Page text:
Listen To The World's Oldest Song, Dating Back 3,400 Years

Listen To The World's Oldest Song, Dating Back 3,400 Years

Music has existed from time immemorial. We’ve always heard of stories being passed on from one generation to the other using music and song - but we’ve never known much more than that. In the 1950’s, archeologists uncovered several clay tablets in the Hurrian language, dating back to the 14th century BCE in the ancient Syrian city of Ugarit. Behold - these tablets contained cuneiform signs which were found to be the oldest known piece of music - almost 3,400 years old.

During the excavation, 29 tablets were found but only one could be preserved and interpreted with precision. The ‘Hurrian Songs’ as it is now referred to, “were meant to be played on a kind of lyre. The most complete of the songs is the ‘Hurrian Song to Nikkal’, and scholars have been able to recreate the melody” according to Mental Floss. It is only natural to wonder who Nikkal was - and so we did some digging. She is known to be the Akkadian Goddess of the Orchards, wife of the Moon God, Yarrikh and daughter of the summer God, Khirkhibi.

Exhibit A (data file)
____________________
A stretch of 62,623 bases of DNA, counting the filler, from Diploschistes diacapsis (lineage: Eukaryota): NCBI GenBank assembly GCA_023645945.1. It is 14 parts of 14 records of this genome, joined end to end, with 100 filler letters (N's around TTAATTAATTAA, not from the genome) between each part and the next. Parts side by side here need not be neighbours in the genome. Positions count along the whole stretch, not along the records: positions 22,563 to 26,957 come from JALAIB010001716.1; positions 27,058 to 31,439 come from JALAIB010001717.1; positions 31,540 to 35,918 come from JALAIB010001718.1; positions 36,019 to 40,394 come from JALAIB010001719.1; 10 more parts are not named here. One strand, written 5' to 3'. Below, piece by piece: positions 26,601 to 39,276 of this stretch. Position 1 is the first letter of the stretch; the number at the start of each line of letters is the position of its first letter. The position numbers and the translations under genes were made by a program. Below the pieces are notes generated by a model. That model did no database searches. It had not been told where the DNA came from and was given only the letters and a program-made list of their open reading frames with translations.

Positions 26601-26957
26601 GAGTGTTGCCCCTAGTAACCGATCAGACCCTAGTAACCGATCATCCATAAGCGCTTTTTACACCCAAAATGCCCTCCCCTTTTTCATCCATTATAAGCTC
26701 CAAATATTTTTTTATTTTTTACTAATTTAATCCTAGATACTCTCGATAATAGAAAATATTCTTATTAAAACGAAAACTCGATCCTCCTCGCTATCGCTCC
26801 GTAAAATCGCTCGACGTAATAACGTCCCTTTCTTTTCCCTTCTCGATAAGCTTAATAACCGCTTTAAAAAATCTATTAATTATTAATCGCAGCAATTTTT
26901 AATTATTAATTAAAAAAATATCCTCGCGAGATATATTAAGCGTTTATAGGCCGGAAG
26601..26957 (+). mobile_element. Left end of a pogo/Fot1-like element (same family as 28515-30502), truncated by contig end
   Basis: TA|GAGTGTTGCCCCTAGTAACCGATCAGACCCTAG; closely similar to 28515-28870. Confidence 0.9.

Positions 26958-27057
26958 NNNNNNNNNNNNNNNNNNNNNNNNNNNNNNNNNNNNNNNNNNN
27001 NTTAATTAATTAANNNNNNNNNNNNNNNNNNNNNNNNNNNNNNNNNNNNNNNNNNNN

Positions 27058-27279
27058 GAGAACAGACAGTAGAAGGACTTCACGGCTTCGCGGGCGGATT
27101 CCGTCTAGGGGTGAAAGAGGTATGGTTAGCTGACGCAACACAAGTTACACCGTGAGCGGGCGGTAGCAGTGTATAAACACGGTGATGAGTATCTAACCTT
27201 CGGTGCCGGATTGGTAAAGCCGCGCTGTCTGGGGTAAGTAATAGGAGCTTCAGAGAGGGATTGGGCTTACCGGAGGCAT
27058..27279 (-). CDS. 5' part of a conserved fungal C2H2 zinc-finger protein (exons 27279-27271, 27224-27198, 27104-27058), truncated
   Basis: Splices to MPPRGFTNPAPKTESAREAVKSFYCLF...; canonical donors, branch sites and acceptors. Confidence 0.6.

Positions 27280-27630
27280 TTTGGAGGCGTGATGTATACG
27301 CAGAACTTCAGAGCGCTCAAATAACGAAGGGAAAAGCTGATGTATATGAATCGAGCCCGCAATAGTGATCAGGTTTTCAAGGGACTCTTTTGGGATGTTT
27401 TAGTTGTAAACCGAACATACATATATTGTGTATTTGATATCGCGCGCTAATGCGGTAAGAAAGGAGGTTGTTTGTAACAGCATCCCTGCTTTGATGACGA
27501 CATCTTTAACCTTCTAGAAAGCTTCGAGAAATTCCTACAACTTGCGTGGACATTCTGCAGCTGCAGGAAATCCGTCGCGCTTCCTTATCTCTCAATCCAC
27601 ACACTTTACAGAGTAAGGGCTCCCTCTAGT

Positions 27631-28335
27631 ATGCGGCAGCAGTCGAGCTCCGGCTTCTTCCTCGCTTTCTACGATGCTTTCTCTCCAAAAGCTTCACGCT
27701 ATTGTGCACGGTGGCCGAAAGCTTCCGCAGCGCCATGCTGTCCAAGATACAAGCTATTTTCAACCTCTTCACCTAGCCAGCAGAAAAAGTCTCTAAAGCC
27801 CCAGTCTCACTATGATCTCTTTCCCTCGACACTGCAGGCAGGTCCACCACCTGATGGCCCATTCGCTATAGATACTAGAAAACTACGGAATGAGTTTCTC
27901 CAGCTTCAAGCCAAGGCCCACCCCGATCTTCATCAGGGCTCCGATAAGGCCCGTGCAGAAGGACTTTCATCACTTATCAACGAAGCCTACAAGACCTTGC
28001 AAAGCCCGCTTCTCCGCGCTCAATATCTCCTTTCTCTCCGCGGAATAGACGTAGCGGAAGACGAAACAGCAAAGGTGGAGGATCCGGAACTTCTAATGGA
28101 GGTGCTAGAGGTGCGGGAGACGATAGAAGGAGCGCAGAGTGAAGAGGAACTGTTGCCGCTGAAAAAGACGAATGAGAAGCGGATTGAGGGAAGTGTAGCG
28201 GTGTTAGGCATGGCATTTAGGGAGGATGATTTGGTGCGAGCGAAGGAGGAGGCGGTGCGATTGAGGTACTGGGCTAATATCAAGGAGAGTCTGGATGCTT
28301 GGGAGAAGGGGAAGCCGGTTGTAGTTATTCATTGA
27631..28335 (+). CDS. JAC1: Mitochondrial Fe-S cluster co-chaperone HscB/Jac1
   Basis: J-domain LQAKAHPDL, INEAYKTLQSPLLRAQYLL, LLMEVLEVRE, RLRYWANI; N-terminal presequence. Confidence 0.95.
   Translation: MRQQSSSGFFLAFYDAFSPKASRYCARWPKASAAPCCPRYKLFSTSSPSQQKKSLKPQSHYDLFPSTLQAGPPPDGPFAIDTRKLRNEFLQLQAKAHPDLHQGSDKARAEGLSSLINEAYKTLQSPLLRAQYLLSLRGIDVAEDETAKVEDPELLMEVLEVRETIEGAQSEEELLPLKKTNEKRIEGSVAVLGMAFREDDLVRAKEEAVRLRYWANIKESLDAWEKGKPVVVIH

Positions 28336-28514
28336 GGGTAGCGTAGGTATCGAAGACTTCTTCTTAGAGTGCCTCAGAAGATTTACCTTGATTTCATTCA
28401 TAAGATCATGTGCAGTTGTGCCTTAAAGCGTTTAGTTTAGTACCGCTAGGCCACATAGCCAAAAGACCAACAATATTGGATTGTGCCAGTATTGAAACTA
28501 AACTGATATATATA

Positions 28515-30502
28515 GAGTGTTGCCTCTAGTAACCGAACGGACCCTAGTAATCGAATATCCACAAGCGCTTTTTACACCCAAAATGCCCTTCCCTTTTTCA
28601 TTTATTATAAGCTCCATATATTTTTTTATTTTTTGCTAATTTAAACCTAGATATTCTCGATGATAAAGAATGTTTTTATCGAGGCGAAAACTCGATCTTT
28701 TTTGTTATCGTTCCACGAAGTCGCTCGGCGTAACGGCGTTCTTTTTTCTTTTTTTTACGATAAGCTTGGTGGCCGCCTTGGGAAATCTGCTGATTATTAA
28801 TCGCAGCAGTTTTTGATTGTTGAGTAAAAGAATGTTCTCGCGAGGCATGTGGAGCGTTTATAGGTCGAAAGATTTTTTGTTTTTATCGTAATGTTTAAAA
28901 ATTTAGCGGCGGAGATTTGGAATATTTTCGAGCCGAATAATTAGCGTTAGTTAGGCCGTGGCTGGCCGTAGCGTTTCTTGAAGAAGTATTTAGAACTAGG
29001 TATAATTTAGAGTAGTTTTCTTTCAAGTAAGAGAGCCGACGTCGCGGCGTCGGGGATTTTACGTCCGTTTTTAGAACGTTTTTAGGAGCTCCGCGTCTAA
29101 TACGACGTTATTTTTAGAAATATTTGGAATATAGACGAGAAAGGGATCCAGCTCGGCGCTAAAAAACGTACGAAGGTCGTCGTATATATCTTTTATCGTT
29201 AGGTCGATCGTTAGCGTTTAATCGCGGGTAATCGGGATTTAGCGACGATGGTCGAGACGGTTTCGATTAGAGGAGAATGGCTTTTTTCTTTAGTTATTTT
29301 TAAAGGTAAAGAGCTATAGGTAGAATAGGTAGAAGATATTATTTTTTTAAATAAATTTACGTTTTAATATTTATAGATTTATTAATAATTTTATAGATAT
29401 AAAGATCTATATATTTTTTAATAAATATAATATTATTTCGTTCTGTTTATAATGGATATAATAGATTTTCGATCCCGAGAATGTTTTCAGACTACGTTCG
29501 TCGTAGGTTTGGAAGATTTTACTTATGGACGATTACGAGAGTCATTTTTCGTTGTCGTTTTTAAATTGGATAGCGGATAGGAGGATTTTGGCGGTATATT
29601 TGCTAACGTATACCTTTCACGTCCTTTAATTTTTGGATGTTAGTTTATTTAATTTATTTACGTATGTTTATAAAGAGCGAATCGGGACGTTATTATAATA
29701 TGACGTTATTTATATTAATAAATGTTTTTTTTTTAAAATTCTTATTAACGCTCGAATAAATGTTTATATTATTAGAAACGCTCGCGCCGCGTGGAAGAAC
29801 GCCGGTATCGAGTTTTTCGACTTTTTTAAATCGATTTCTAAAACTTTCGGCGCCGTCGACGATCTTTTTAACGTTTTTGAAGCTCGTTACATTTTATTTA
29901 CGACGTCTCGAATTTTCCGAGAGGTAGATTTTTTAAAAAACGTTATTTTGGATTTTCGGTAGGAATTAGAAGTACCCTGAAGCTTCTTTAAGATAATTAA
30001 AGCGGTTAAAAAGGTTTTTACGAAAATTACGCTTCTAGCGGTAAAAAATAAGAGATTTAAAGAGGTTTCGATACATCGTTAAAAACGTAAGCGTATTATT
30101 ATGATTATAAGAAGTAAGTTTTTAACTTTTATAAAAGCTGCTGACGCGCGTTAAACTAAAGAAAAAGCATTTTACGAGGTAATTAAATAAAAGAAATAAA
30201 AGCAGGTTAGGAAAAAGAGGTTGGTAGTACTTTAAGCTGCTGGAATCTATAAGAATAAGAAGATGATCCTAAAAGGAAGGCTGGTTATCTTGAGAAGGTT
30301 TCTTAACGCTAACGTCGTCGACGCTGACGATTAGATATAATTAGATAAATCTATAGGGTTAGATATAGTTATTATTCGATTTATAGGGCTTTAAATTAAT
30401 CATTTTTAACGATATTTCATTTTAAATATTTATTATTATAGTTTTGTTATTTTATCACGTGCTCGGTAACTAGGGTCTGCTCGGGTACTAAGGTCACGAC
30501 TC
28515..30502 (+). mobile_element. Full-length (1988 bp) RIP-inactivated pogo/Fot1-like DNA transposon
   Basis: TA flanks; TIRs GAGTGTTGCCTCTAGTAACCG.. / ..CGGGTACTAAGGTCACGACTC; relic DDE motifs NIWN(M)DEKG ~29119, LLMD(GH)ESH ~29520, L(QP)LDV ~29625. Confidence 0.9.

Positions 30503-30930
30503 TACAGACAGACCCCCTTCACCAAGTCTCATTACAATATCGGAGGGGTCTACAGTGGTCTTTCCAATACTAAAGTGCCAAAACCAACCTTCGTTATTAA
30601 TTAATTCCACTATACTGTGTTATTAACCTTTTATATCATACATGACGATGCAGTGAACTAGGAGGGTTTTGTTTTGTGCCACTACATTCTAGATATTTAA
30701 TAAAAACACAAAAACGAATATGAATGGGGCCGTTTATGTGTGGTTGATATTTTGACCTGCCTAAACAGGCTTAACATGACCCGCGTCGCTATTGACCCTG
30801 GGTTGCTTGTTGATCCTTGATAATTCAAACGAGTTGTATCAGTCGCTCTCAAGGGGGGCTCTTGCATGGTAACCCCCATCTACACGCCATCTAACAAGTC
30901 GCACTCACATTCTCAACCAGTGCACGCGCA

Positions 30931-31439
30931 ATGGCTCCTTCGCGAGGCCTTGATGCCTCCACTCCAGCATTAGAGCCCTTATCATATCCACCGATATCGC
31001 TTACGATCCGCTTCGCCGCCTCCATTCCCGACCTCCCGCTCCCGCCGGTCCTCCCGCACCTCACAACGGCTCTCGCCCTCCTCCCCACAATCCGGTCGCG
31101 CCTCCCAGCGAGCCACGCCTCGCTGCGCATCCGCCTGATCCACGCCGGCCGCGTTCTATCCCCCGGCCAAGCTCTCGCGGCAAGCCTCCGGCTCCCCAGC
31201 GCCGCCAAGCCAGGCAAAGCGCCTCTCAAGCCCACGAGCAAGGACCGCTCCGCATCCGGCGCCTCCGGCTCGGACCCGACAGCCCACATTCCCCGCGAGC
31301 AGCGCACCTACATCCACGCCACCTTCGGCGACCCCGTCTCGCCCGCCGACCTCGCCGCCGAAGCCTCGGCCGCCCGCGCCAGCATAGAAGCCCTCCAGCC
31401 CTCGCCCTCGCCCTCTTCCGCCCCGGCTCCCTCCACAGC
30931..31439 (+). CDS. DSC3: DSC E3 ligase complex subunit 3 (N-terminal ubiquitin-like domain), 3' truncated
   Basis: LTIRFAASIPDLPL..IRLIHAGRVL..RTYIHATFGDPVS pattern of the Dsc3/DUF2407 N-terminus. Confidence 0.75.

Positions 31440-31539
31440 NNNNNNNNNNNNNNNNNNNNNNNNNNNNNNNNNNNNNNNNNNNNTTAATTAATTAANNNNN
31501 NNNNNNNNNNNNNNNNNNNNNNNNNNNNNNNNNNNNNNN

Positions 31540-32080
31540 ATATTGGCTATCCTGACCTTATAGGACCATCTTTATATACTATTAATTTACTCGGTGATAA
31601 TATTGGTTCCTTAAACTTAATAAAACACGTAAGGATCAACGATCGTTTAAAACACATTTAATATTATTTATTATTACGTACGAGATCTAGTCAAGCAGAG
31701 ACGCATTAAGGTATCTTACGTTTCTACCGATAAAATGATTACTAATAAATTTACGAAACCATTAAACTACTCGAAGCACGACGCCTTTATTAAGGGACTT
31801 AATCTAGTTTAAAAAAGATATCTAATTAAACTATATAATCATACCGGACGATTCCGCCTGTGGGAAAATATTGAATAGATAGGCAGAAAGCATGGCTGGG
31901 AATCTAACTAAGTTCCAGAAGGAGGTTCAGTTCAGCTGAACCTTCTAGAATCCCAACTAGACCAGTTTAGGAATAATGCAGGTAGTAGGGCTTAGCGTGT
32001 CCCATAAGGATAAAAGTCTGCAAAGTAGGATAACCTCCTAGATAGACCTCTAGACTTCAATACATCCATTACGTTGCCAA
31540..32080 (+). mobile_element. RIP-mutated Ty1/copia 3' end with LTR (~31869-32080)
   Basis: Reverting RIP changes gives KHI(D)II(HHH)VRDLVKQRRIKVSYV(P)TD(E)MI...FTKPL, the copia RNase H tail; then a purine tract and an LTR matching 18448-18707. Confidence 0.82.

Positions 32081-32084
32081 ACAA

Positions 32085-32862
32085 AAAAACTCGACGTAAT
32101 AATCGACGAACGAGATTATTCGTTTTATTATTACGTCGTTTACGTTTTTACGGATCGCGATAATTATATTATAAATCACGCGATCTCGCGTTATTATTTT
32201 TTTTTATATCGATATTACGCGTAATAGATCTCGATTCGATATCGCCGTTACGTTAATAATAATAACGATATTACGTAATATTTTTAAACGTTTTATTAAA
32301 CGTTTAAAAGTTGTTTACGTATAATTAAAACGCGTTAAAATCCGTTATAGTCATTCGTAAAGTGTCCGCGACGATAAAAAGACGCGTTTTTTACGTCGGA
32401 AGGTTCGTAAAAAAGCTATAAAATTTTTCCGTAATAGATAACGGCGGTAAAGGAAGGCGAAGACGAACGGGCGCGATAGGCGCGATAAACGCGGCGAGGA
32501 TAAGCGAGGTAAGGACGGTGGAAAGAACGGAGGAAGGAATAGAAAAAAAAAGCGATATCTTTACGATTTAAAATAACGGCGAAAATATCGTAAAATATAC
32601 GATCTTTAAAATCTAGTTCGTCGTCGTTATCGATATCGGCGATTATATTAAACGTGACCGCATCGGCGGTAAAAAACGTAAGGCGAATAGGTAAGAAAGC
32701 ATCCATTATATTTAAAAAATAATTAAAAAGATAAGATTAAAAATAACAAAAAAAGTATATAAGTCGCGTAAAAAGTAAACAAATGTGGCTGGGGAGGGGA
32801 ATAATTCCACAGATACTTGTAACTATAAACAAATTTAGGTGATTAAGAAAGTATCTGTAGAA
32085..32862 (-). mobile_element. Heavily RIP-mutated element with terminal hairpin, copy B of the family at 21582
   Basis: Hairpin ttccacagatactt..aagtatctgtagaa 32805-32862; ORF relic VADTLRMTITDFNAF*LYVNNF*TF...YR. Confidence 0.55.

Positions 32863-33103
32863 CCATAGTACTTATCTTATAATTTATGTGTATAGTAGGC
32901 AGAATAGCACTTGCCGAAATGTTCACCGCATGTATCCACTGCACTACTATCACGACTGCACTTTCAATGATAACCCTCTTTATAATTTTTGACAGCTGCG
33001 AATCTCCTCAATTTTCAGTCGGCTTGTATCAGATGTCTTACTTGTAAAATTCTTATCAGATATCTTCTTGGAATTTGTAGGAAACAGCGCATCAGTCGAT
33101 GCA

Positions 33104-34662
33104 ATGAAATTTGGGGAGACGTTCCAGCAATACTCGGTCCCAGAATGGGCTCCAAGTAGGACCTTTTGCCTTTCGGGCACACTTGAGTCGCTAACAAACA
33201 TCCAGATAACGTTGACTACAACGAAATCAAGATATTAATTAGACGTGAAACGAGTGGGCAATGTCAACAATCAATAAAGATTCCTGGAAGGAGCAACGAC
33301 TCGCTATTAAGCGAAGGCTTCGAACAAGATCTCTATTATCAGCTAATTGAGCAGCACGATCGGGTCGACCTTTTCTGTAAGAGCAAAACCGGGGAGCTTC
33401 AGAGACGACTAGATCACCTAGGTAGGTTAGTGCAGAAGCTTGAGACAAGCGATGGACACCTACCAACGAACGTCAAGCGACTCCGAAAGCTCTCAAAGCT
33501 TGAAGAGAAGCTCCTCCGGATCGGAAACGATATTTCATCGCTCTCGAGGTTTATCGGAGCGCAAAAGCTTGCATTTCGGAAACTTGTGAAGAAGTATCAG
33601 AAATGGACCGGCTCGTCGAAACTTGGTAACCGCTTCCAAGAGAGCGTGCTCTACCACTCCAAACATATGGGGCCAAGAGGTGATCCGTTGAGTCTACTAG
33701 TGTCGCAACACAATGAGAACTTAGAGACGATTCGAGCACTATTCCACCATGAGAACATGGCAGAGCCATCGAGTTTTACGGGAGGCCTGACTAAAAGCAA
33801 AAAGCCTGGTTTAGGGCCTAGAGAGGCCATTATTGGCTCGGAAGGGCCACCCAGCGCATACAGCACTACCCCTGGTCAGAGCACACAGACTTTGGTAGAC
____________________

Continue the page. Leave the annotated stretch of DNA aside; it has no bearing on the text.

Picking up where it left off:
Excavated Tablet

The hymn confirms a theory that “the 7-note diatonic scale as well as harmony existed 3,400 years ago” writes Richard Fink in a 1988 Archeologia Musicalis article. This “flies in the face of most musicologist’s views that ancient harmony was virtually non-existent (or even impossible) and the scale only about as old as the Ancient Greeks” as reported on OpenCulture. In 1972 Professor Anne Draffkorn Kilmer, who is a professor of Assyriology at the University of California, developed an interpretation of the song. “’We are able to match the number of syllables in the text of the song with the number of notes indicated by the musical notations. This approach produces harmonies rather than a melody of single notes. But the chances the number of syllables would match the notation numbers without intention are astronomical,” Kilmer said to Daily Mail.

The tablets on which the hymn has been inscribed are located in the National Museum of Damascus. For further reading on the song, and its various interpretations click here.

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